Half of India’s population depends on agriculture for income and livelihood. Per capita rural incomes are lower than national averages. The sector is hugely fragmented with nearly 150 million operational farms, 30 million farmers involved in backyard poultry, and 30 million fisherfolk on 160,000 fishing vessels. This level of disaggregation serves to make the case for both the opportunity and the imperative for a digital and data technology revolution.

India has been a global leader in this space, with India Stack’s combination of Aadhaar and Universal Payment Interface (UPI) revolutionising identity management, financial inclusion, direct cash benefits transfer and so much more.

A follow through of India Stack was Agri Stack, which aims to build the digital foundations for transformation in agriculture. While progress on this has been relatively slower, there is a strong case that can be made to prioritise this now. The Agri Stack in summary is a combination of databases, digital standards and interfaces, policies as well as links with technologies. The vision is to connect farmers, farms, suppliers, governments and markets.

Something that is not explicitly highlighted in the current digital ecosystem plans for India is blockchain. Blockchain is a system for recording information in a way that’s secure, transparent, and decentralised – and with each piece of information (also referred to as a “block”) linked to preceding and succeeding blocks. This creates a tamper-proof record, because you cannot just change one block. Hence the term blockchain.

Offering transparency

The most immediate benefit of blockchain is traceability – which leads to greater transparency and trust. It can increase market access and farmer prices by introducing new markets or providing new guardrails or standards by food companies – all of which can improve market access and incentivize more sustainable practices.

There are challenges, including the cost and capability required for implementation. Specific to agriculture in India, there is the added complexity of records list of those related to land ownership. It would be wise when one faces these to consider that there were similar challenges to digital banking which have been significantly overcome.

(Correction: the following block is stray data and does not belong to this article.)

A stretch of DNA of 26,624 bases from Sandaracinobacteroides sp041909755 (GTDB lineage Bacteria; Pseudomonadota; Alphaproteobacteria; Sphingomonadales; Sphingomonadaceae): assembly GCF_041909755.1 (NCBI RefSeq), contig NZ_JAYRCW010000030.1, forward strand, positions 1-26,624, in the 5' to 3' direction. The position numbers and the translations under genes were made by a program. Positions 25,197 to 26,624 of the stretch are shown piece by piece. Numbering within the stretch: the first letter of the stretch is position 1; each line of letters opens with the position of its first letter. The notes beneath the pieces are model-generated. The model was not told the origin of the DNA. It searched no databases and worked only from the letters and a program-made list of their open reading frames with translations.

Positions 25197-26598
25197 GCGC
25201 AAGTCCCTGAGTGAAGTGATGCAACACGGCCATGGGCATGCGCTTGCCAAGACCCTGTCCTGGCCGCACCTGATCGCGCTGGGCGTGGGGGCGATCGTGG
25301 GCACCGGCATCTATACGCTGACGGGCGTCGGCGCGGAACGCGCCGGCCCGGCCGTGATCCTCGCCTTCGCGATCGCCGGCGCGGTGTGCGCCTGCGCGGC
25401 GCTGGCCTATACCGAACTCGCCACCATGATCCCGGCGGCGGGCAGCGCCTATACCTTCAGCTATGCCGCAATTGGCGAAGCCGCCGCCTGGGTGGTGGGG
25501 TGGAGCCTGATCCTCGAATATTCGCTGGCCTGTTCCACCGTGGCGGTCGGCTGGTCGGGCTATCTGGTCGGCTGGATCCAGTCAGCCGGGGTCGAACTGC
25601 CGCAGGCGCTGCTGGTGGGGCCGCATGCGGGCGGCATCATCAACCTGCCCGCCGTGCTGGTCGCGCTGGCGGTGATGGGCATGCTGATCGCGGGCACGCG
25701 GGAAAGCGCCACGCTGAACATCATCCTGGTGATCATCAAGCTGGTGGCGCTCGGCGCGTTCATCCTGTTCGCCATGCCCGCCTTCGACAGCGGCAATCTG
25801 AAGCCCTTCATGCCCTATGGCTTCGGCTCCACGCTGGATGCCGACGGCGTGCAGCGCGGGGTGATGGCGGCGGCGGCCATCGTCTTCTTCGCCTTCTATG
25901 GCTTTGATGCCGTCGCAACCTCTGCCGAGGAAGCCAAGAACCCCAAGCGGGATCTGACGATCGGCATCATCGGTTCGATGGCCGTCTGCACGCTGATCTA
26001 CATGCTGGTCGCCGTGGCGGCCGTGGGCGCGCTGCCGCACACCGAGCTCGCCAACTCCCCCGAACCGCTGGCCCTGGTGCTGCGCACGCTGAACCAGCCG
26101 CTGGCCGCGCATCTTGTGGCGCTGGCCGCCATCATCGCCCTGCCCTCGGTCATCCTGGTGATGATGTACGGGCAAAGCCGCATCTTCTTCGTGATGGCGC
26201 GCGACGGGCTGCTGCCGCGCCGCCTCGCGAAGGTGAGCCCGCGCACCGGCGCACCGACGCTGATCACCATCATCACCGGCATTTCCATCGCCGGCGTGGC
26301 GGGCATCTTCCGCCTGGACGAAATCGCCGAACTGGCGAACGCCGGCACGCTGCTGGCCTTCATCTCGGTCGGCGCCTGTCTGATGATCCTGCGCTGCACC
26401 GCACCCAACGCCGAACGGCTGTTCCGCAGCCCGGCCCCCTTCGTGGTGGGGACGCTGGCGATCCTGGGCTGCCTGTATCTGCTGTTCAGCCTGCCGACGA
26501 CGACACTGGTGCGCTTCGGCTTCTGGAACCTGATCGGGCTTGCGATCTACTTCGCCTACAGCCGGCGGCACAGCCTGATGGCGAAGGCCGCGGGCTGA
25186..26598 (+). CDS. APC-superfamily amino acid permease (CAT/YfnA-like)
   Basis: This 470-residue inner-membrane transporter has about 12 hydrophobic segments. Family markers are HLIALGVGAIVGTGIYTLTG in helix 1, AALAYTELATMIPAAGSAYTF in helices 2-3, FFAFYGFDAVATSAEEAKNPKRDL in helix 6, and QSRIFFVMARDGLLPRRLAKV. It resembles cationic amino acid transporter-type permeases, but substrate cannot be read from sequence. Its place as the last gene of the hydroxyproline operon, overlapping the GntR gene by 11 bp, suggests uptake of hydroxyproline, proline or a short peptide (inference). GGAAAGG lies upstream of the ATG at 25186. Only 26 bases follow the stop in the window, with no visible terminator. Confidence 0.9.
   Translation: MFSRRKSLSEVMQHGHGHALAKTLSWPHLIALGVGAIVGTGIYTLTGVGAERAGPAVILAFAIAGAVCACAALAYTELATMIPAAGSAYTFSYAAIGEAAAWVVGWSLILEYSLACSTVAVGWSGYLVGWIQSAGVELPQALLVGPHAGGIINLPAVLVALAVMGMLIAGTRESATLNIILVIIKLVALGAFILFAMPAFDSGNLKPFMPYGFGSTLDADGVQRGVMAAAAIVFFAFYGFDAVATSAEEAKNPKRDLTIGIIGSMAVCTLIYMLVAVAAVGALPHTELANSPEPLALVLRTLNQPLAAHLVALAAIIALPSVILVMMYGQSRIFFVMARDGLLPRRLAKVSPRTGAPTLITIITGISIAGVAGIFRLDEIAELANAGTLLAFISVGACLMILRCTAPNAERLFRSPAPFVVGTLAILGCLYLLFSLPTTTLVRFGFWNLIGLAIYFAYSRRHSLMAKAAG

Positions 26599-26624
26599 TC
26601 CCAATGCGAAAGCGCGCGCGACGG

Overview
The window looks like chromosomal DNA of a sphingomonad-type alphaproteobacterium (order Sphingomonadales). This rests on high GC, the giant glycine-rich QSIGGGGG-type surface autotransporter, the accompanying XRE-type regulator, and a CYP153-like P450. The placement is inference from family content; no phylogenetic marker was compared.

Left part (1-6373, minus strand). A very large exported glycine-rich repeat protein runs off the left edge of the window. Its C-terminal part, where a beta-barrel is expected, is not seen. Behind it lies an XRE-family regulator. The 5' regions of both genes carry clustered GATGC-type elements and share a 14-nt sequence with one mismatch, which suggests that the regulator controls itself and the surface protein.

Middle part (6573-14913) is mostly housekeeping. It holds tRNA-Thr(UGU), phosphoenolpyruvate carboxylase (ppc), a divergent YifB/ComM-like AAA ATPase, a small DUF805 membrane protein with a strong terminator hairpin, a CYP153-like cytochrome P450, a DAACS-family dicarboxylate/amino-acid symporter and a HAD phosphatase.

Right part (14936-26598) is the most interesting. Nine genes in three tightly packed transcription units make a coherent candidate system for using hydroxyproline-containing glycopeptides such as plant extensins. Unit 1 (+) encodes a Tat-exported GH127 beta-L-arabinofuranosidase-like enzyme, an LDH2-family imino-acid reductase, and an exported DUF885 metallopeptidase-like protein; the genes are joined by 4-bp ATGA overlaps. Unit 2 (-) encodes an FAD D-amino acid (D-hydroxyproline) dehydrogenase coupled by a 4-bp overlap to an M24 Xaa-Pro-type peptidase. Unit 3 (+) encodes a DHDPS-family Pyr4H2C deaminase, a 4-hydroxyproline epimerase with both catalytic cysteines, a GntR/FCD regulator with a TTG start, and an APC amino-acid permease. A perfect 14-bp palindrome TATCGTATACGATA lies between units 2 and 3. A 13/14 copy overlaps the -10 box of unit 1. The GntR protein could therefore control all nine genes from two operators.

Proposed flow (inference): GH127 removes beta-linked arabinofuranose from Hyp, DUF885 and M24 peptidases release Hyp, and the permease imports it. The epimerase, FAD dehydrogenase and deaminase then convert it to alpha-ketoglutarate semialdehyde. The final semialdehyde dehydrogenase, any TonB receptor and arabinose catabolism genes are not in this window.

There are important regulatory forces that are likely to push blockchain expansion. The biggest is the European Union Deforestation Regulation (EUDR) - effective from December 2024 - which requires that commodities such as soya, beef, palm oil, wood, cocoa, and coffee entering the European Union (EU) are not linked to deforestation.

Exporters to the EU are increasingly considering blockchain because it is an accurate, efficient and credible way of complying with this regulation – especially given that the alternatives are too cumbersome to scale up (given how manual the process is including the sheer volume of paperwork). Companies that adopt blockchain for this are able to build brand and generate revenues with confidence.

Working to become sustainable

The EUDR is not the only demand-side pressure for blockchain. Every respected food company in the world is working on becoming more sustainable. This includes tracking, reporting and reducing emissions from agriculture – which is made tougher by the size and complexity of the agricultural value chain.

For instance, some companies are already working directly with farmers to agree on optimal levels of water and fertilizer use for produce supplied. Blockchain can help not just in traceability but also in sustainability.

The e-Spice Bazaar initiative, led by the Spices Board India and supported by the Department of Electronics and Information Technology is worthy of highlighting. It aims to increase market reach and price realisation for farmers in Andhra Pradesh and Telangana.

This platform uses blockchain to create a transparent and traceable supply chain, ensuring product credibility and meeting global standards. It currently covers 1000 chilli farmers, with plans to move to 15,000 chilli and turmeric farms. This example is important because it is not about responding to a regulatory requirement, but it is about creating a business opportunity.

Sharing the learnings from the work that is already being done by various players is essential to educate and encourage others to experiment and adopt. Fulsome sharing of designs, models, challenges, costs and improvement plans for blockchain pilots will be a great way of accelerating this new technology. Every innovator working in this space should be encouraged to do this. Movement generosity is needed by all.

Data protection

It will be remiss to not call out the big risks for all things digital – and that is about data protection and privacy. Anything done in the digital and data space involving citizens – especially those like farmers who might not be as aware of their digital rights – has to have a rigorous data protection protocol including but not limited to legislation. A farmers-first approach to this – and indeed all things climate smart agriculture related – is an essential first step.

Part of the challenge with blockchain is that there is the risk of it being regarded as being the purview of geeks. It should not be. The best technologies are those that act in service of people. Blockchain is one of these. The time has come for the digital and data revolution to reach agriculture.

The author is Chief Advisor, Environmental Defense Fund, India